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Kyle Hilburn

Kyle Hilburn

Research Scientist / Scholar III

Mailing Address:
Cooperative Institute for Research in the Atmosphere
Colorado State University
1375 Campus Delivery
Fort Collins, CO 80523-1375
  • Office Location:
    CIRA 21
  • 970-491-8457
About Me:

Kyle grew-up in Minnesota, where his experiences with extreme weather inspired him to study meteorology. Kyle received his B.S. in Atmospheric Science from University of North Dakota (2000), a M.S. in Meteorology from Florida State University (2002), and a Ph.D. in Atmospheric Science from Colorado State University (2023) . At UND, he performed analysis of cloud microphysical data collected by the Citation aircraft. At FSU, he used ocean vector wind measurements from QuikSCAT to derive surface pressure fields. This work at FSU inspired his interest in satellite meteorology and data assimilation.

In 2002, Kyle joined Remote Sensing Systems in Santa Rosa, California where he worked as a Scientist and Lead Software Developer. His research initially focused on improving QuikSCAT wind retrievals in raining scenes, but this evolved into a broader pursuit of precipitation retrievals from passive microwave imagers. Kyle also studied the use of microwave satellite observations to better constrain the global water cycle.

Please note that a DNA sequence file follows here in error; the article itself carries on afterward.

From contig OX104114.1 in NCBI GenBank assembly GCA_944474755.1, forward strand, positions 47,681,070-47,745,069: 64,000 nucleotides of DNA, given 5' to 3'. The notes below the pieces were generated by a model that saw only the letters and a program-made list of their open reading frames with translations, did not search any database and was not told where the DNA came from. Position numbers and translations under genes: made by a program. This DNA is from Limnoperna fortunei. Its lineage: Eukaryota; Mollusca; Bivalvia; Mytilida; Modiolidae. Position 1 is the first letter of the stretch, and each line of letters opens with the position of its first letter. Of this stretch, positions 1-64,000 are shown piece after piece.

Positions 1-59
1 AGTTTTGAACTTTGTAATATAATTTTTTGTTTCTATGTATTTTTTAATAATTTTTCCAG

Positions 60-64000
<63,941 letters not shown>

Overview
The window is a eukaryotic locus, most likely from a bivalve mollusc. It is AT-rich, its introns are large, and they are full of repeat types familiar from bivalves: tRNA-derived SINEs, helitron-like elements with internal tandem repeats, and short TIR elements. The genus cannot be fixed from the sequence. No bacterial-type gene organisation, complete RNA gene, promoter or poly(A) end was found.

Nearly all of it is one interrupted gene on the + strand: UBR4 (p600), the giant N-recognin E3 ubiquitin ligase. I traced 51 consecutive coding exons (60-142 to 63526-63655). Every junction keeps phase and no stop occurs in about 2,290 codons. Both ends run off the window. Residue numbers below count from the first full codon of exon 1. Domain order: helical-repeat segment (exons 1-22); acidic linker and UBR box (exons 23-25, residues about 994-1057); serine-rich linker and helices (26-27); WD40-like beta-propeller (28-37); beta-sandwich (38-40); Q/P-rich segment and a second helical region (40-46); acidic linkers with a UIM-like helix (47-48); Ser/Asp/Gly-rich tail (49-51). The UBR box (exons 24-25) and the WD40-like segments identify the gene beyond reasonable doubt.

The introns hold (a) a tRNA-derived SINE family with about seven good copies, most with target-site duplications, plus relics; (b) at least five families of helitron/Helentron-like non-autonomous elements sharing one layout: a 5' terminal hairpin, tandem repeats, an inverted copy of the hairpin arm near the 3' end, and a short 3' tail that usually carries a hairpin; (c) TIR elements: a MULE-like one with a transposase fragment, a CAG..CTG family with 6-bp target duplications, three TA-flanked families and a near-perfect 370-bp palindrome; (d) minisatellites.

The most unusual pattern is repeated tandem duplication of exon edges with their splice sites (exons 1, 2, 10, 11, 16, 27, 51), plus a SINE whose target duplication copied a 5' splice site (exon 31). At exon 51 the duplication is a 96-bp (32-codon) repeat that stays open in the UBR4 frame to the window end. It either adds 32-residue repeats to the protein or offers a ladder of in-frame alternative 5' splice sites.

In 2016, Kyle’s passion for satellite retrievals and precipitation led him to join CIRA as a Research Associate. This provided him the exciting opportunity to analyze data from the new GOES-R Series Advanced Baseline Imager (ABI) and Geostationary Lightning Mapper (GLM) instruments. His main focus has been on using GOES to better initialize convection in high-resolution weather models. Working with data from GLM sparked his interest in lightning.

Most recently, Kyle has become fascinated in the power of artificial intelligence / machine learning to extract spatio-temporal patterns in satellite imagery. His recent research has used convolutional neural networks to extract precipitation latent heating rates from GOES ABI+GLM to inform numerical weather prediction models. He has developed approaches for visualizing and interpreting what the machine has learned. Kyle is also involved in satellite data applications for monitoring and modeling wildfires.

In his free time, Kyle enjoys watching the weather in Colorado, playing the violin, and road cycling in the foothills around Fort Collins.